From genocide to Gacaca : historical and socio-political dynamics of identities in the late twentieth century in Rwanda : the perspective of the Durban based Rwandese.
Shongwe, Emelda Dimakatso.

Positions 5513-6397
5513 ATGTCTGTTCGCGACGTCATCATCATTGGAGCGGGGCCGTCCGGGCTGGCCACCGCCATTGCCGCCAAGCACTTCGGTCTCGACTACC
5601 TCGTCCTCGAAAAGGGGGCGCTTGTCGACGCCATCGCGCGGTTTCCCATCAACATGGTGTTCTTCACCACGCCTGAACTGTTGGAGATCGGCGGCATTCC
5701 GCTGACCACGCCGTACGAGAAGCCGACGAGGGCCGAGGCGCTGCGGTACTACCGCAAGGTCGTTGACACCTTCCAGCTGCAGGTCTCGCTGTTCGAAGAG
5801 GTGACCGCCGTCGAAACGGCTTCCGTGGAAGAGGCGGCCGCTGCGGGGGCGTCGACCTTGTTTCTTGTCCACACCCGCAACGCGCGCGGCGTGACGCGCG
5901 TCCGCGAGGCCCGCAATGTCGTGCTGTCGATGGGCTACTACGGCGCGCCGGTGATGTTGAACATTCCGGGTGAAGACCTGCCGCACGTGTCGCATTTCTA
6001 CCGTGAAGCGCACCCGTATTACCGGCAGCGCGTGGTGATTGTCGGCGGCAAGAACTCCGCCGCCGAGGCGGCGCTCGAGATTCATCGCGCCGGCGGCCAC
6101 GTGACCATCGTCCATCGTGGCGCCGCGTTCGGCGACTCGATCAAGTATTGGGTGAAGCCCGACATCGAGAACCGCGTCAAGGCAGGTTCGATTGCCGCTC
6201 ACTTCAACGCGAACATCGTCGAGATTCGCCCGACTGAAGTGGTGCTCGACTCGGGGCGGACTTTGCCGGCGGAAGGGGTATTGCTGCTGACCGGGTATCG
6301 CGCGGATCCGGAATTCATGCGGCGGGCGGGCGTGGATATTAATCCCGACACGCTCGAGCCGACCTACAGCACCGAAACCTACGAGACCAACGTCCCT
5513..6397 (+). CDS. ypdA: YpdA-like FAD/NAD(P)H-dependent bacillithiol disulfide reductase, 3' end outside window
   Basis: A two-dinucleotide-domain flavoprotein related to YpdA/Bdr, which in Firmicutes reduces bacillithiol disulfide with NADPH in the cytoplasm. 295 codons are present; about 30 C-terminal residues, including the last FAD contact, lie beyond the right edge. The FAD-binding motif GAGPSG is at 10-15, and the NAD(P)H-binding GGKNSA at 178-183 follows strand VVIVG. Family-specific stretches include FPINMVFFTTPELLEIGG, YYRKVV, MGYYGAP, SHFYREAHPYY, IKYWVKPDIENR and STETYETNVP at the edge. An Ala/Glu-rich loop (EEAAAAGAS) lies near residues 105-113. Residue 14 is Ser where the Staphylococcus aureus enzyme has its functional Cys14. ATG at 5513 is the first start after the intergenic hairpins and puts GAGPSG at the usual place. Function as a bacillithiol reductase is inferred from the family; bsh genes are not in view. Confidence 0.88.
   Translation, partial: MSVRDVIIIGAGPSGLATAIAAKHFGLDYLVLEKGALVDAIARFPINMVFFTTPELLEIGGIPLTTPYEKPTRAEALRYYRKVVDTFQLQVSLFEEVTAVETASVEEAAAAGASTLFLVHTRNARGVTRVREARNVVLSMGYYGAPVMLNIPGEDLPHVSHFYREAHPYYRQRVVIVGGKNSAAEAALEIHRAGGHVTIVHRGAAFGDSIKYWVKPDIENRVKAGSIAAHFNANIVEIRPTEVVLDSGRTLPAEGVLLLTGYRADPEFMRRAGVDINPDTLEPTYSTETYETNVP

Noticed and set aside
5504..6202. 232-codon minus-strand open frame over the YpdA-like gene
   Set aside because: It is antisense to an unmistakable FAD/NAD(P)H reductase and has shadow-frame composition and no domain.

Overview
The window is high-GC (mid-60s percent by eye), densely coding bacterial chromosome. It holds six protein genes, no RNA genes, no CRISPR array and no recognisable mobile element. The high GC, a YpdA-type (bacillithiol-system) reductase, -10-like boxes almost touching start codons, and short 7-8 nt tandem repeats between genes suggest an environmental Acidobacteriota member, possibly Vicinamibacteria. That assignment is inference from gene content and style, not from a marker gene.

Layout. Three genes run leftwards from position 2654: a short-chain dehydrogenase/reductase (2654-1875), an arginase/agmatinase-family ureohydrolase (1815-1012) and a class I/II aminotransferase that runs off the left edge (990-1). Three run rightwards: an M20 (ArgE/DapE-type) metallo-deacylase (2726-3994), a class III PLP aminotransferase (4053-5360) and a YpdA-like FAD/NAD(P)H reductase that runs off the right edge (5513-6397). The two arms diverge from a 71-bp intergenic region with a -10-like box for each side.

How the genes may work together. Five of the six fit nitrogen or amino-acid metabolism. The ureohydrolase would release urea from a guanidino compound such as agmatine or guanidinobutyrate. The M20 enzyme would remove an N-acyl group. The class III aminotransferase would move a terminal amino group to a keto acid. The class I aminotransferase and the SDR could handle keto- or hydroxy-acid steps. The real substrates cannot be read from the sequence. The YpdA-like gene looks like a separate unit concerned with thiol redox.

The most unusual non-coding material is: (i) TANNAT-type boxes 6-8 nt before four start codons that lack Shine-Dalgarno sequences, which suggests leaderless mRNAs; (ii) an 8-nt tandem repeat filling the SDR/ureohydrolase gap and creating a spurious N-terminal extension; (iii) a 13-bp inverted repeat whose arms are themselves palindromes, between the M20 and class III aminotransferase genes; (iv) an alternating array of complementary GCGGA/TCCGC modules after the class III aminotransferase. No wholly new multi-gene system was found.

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In April 1994 Rwanda encountered the most gruesome political conflict, which was widely motivated by decades of ethnic tension, and resulted in the massive participation of ordinary Hutus slaughtering Tutsis, who are a minority along with the so-called moderate Hutus. Large numbers of ordinary Rwandans became killers, some willingly and some by force. About one million Rwandans, mostly Tutsis, lost their lives during the killings. Hence this historic event was declared to be genocide. The post-genocide government of Paul Kagame has been faced with the mission not only to reconcile the nation but also to forge a justice system that will assure Rwandans and those who committed crimes of genocide and crimes against humanity will be punished appropriately. It is outmost important to note that emphasis on justice in cases such as Rwandan genocide might be seen to be most desirable to victims in particular. This idea can be more dangerous particularly if the process takes place in an atmosphere which is characterised by political environment which is oppressive and autocratic. Realising the complexity of the conflict and inability of the conventional justice system to in dealing with the massive cases of people alleged to have participated in the killings or committed crime of genocide. The victims impatiently sought not only justice but answers to what has happened to their loved ones. On the other hand those labeled as perpetrators also wanted to clear their names since some of them believed that they were wrongfully accused and the process was taking too long. The Rwandan government was left with no option and decided to reintroduce the traditional justice system called the Gacaca. The Gacaca system was not only pioneered to render justice to the victims and those wrongfully accused but to reconcile as well as bring peace to the Rwandan society. This study is therefore aimed at providing a comprehensive and compelling explanation of the process and the operations of the Gacaca tribunals. Thus by means of both historical and empirical analysis, the study hopes to determine the challenges confronting the system and the promise it holds, if any, and to recommend the need to adopt and adapt to an approach which is wider and more integrated in dealing with reconciliation in the region. To accomplish this study, data was predominantly sourced from primary sources such as media reports and personal interviews with Rwandan community living in Durban, South Africa. The study revealed that the Rwandan genocide was marked by overwhelming public participation which makes Rwandan conflict even more complex. Killing was seen as work, as well as fulfilling the country's duty. On the other hand not killing was viewed as betrayal especially for thousands of peasants. Almost the entire population took part in the killings. The Gacaca is a unique approach of trying genocide perpetrators adopted in Rwanda. In this thesis I argue that it is through examination of different historical and social factors that the relevance of the Gacaca can be assessed. Furthermore my argument is that Rwanda needs a multi-faceted approach to confront complex problems that it faces politically and socially.
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